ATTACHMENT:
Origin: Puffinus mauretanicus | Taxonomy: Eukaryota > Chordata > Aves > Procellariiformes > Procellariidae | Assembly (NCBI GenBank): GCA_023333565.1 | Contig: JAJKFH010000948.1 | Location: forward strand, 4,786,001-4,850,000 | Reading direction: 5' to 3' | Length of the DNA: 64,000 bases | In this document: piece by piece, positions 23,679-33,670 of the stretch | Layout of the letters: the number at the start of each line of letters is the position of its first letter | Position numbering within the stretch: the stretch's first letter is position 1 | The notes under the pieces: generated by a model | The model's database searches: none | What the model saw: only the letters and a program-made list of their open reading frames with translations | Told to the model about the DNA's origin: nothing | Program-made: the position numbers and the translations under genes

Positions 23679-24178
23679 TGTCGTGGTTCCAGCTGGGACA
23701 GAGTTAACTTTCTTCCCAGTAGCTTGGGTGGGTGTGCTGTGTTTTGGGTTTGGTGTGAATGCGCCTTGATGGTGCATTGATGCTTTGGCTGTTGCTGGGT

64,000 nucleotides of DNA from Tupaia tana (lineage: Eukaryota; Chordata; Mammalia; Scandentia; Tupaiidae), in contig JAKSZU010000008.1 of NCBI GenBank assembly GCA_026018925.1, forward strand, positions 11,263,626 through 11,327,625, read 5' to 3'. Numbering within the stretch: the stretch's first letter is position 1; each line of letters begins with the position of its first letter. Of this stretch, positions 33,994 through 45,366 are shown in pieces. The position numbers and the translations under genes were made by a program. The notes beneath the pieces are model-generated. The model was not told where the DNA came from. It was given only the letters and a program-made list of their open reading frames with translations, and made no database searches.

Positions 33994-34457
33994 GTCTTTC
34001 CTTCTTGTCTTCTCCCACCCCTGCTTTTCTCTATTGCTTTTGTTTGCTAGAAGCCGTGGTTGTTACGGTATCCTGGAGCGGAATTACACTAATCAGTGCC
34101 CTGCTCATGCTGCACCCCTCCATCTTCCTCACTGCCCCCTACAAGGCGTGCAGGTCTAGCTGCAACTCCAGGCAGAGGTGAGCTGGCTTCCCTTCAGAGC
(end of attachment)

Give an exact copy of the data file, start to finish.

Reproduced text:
Origin: Puffinus mauretanicus | Taxonomy: Eukaryota > Chordata > Aves > Procellariiformes > Procellariidae | Assembly (NCBI GenBank): GCA_023333565.1 | Contig: JAJKFH010000948.1 | Location: forward strand, 4,786,001-4,850,000 | Reading direction: 5' to 3' | Length of the DNA: 64,000 bases | In this document: piece by piece, positions 23,679-33,670 of the stretch | Layout of the letters: the number at the start of each line of letters is the position of its first letter | Position numbering within the stretch: the stretch's first letter is position 1 | The notes under the pieces: generated by a model | The model's database searches: none | What the model saw: only the letters and a program-made list of their open reading frames with translations | Told to the model about the DNA's origin: nothing | Program-made: the position numbers and the translations under genes

Positions 23679-24178
23679 TGTCGTGGTTCCAGCTGGGACA
23701 GAGTTAACTTTCTTCCCAGTAGCTTGGGTGGGTGTGCTGTGTTTTGGGTTTGGTGTGAATGCGCCTTGATGGTGCATTGATGCTTTGGCTGTTGCTGGGT

64,000 nucleotides of DNA from Tupaia tana (lineage: Eukaryota; Chordata; Mammalia; Scandentia; Tupaiidae), in contig JAKSZU010000008.1 of NCBI GenBank assembly GCA_026018925.1, forward strand, positions 11,263,626 through 11,327,625, read 5' to 3'. Numbering within the stretch: the stretch's first letter is position 1; each line of letters begins with the position of its first letter. Of this stretch, positions 33,994 through 45,366 are shown in pieces. The position numbers and the translations under genes were made by a program. The notes beneath the pieces are model-generated. The model was not told where the DNA came from. It was given only the letters and a program-made list of their open reading frames with translations, and made no database searches.

Positions 33994-34457
33994 GTCTTTC
34001 CTTCTTGTCTTCTCCCACCCCTGCTTTTCTCTATTGCTTTTGTTTGCTAGAAGCCGTGGTTGTTACGGTATCCTGGAGCGGAATTACACTAATCAGTGCC
34101 CTGCTCATGCTGCACCCCTCCATCTTCCTCACTGCCCCCTACAAGGCGTGCAGGTCTAGCTGCAACTCCAGGCAGAGGTGAGCTGGCTTCCCTTCAGAGC